[ct-user] CT & Problems with IBM & Clones
Howard Brainen" <firstname.lastname@example.org
Thu, 4 Dec 1997 16:09:40 -0800
On the subject of Macs for ham radio computing:
I usually stay out of these Mac vs PC discussions, but as
my perspective has changed over the past year I've decided
to weigh in on this one.
I too come from a long, happy Mac background. I have
about a dozen of these elegant machines at work (we're
a photographic and digital imaging company), and I used
at least one or two desktop Macs, and a Powerbook notebook,
personally for about ten years.
That all changed about a year ago when, from a technical
standpoint, Apple let me down. The big problem was the
inability to effectively multitask with the Mac. You can't
even print a big document in the background without brutally
slowing down the foreground process. Mac users get used
to the jumpy cursor and jerky screen action when they're
sending and receiving data in the background. This is even
true on our Power Macs with more than 128mb of RAM.
I often find myself needing to do this type of multitasking.
I'm working on a Word document, got an Excel spreadsheet
going, and at the same time I want to be connected to
the internet, the office LAN, a central UNIX box through
a terminal emulation program...and, oh yes, maybe I'll check
the packet cluster.
Once I tried the above on a Pentium running Windows 95
(with only 32mb of RAM), I was sold. And I was hurting
because I had been a Mac head for so long. I didn't even
want to tell my friends!
I just can't see how one could use a Mac to do the things
we want with ham radio. Its simply not the appropriate
machine technically. And that's not just because the software
has been written for the mainstream PC's. PC's are made
for the type of heavy duty, text based, lots of I/O demand
applications that we need. I really can't see running high
rates in a dx contest and using a mouse to get around. You
don't need a GUI to enter callsigns quickly and move on to
the next QSO.
So...we still use Macs for 90% of our graphics work. But
the Windows boxes are starting to show up everywhere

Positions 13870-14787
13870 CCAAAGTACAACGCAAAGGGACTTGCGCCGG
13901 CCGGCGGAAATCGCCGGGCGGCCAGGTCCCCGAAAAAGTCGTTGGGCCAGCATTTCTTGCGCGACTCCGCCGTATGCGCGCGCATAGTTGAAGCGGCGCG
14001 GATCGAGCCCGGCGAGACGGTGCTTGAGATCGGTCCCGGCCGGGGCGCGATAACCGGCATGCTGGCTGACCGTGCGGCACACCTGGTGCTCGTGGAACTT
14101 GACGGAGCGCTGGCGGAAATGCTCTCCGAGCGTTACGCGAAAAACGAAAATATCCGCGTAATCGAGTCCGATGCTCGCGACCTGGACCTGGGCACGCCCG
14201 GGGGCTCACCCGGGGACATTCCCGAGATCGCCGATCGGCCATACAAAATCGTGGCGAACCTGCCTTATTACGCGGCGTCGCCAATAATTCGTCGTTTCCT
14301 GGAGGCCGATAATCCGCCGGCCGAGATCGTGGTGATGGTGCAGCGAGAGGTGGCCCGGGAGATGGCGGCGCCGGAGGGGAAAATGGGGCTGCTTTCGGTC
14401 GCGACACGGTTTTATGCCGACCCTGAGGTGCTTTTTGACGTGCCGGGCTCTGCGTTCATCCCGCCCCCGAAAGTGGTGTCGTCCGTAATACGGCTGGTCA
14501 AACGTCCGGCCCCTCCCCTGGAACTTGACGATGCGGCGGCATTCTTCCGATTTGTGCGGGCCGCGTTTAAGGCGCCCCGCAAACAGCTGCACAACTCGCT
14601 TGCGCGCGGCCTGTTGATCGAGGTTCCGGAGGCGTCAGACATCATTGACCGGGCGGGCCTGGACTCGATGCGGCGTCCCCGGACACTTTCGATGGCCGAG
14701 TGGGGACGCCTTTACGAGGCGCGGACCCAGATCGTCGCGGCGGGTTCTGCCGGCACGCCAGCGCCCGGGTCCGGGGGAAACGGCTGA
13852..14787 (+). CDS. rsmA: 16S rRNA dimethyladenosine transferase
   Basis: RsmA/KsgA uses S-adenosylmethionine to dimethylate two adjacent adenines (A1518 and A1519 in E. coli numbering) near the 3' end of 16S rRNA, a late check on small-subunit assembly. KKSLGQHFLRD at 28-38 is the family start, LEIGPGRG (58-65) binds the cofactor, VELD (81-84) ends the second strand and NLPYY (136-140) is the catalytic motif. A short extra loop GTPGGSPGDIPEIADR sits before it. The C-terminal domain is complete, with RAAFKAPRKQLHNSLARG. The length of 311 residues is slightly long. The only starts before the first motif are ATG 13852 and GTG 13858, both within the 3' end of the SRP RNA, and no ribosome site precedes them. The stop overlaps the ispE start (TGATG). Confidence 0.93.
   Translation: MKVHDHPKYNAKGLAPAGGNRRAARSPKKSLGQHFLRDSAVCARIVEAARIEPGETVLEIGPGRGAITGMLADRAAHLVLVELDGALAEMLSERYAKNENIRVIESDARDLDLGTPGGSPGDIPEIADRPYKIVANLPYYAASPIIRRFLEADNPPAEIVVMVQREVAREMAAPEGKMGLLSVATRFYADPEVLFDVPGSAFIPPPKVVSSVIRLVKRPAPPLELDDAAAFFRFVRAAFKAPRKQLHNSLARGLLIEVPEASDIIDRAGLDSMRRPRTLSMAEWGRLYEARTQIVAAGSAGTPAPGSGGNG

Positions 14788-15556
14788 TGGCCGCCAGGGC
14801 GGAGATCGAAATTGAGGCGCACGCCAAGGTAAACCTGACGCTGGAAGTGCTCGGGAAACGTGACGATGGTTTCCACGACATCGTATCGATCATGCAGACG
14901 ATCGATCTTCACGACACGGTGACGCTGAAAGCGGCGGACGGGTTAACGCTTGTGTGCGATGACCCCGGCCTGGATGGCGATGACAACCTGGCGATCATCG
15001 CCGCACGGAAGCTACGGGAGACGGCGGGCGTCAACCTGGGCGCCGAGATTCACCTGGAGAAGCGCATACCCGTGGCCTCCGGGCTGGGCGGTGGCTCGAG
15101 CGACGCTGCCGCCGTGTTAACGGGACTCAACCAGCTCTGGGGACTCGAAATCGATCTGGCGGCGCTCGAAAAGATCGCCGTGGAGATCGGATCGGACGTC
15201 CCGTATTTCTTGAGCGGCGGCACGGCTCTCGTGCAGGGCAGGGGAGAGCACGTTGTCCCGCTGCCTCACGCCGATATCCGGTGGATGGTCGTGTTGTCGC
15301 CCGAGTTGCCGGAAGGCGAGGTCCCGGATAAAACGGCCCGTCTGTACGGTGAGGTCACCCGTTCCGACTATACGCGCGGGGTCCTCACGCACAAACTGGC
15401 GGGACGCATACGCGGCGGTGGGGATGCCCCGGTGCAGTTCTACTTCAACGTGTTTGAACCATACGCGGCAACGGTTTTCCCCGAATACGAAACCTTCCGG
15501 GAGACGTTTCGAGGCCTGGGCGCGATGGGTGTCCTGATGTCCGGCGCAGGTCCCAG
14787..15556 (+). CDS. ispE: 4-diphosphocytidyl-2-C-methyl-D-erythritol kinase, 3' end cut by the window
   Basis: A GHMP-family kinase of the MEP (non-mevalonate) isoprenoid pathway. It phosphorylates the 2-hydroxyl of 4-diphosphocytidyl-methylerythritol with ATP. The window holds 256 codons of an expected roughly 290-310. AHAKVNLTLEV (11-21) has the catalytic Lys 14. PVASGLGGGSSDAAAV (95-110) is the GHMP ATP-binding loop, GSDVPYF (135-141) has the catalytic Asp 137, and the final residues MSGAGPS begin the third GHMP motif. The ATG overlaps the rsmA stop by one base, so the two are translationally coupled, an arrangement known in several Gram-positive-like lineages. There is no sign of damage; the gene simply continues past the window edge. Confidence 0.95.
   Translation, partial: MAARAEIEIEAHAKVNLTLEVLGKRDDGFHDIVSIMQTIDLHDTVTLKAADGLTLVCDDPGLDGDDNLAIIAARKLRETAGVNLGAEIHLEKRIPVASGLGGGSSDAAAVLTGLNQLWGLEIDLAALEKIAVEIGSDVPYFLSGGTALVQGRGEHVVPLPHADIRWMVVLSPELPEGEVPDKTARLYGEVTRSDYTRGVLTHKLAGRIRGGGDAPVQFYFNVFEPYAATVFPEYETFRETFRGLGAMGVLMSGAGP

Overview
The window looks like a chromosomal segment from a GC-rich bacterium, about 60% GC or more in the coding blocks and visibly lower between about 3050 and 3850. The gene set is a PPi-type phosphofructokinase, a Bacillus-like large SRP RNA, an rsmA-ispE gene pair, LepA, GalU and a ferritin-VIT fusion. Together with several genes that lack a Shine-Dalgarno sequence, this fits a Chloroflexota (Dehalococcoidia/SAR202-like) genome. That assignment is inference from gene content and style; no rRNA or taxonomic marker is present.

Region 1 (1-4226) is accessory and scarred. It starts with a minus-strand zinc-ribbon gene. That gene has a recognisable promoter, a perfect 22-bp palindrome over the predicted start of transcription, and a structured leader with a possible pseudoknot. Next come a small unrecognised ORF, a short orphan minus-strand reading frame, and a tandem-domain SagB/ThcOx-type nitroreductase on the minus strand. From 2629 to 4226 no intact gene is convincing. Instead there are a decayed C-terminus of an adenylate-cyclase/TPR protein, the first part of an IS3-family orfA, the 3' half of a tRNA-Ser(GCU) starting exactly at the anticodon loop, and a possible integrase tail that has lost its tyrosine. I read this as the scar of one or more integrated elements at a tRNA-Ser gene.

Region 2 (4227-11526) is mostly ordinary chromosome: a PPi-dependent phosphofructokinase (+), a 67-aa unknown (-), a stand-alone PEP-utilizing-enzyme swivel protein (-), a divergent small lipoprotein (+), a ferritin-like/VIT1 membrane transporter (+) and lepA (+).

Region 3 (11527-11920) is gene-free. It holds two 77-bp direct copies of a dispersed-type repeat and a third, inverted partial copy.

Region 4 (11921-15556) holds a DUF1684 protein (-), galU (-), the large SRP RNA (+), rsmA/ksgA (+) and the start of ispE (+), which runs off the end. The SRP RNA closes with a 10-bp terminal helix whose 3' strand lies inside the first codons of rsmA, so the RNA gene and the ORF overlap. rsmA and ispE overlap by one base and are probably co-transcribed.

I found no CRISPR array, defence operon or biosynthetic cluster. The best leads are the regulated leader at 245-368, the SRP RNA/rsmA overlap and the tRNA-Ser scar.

in the company, and there's one in my office and two at
home. I hate all the IRQ conflicts, I don't like Microsoft's
tactics or their stranglehold (with Intel) on the PC world,
but damn it, the machines work, they work fast, and the
price is right.
73, Howard WZ6Z
> From: Roderick M. Fitz-Randolph <email@example.com>
> To: firstname.lastname@example.org
> Subject: [ct-user] CT & Problems with IBM & Clones
> Date: Thursday, December 04, 1997 7:41 AM
> No flames, please (I've got an FT-1000MP and have ordered 9.32)
> but I cannot help but compare the problems seemingly inherent
> in the modularized software and in the microprocessor architecture
> of the IBM PCs and its clones (and DOS) as compared to the Macintosh
> and its operating system.
> It's wishful and wistful thinking, but I sure wish someone like
> Kevin Krueger would come up with some software for the Macintosh
> that would be comparable to CT. It would be so simple to use, so
> reliable, that contesters and DXers would desert their IBM (and clone)
> computers en-masse. If this torques anyone's jaws, I have compassion
> for you. This message is not designed to do that. It is a reflection.
> It is entirely understandable that, after spending lots of money,
> time, blood, sweat, and tears on 40X86 based computers and its
> software, you would be upset if someone suggested that this approach
> was basically wrong..... even though it is due almost entirely to the
> snow job that has been wrought by the incredible media blitz of a
> well-known software company (MicroSoft) and hardware chip developer
> (Intel) and IBM's sterling name that caused so many hams to choose
> PCs rather than Macintoshes. Thoughtful hams naturally chose to go
> with the big name IBM computers. That caused a veritable plethora of
> ham-oriented software for PCs and a terrible dearth of it for Macs.
> It is not my intention to torque anyone's jaws. It is just that after
> owning 2 PCs (and using one of them 24 hours a day in my PacketCluster
> Node) and 7 Macs, the differences are more apparent to me than it is
> to those of you that have never owned a Mac. How sad it is that, in
> order to use computers with our ham stations, we MUST use PCs whose
> software is so inherently complex to get operating correctly because
> of the unbelievably archaic Disk Operating System (DOS) software (see
> all the comments about the problems with the best known contesting
> software on this reflector).
> This message is not a "finger-pointing" or "nose in the air" exercise.
> It is only a philosophical and sad reflection on "what might have been".
> I'll be right in there with the rest of you, trying to figure out how
> in Hell one gets this working correctly, given my few remaining logic-
> working brain cells and their limited ability to figure out problems
> with DOS based software after using Macs for so many years, so happily
> and successfully. I guess using Macs has had the same stagnation
> effect on my brain as sitting on a couch and watching television!!!!
> It sure was nice while it lasted!!
> Rod, N5HV
> Flame suit on.
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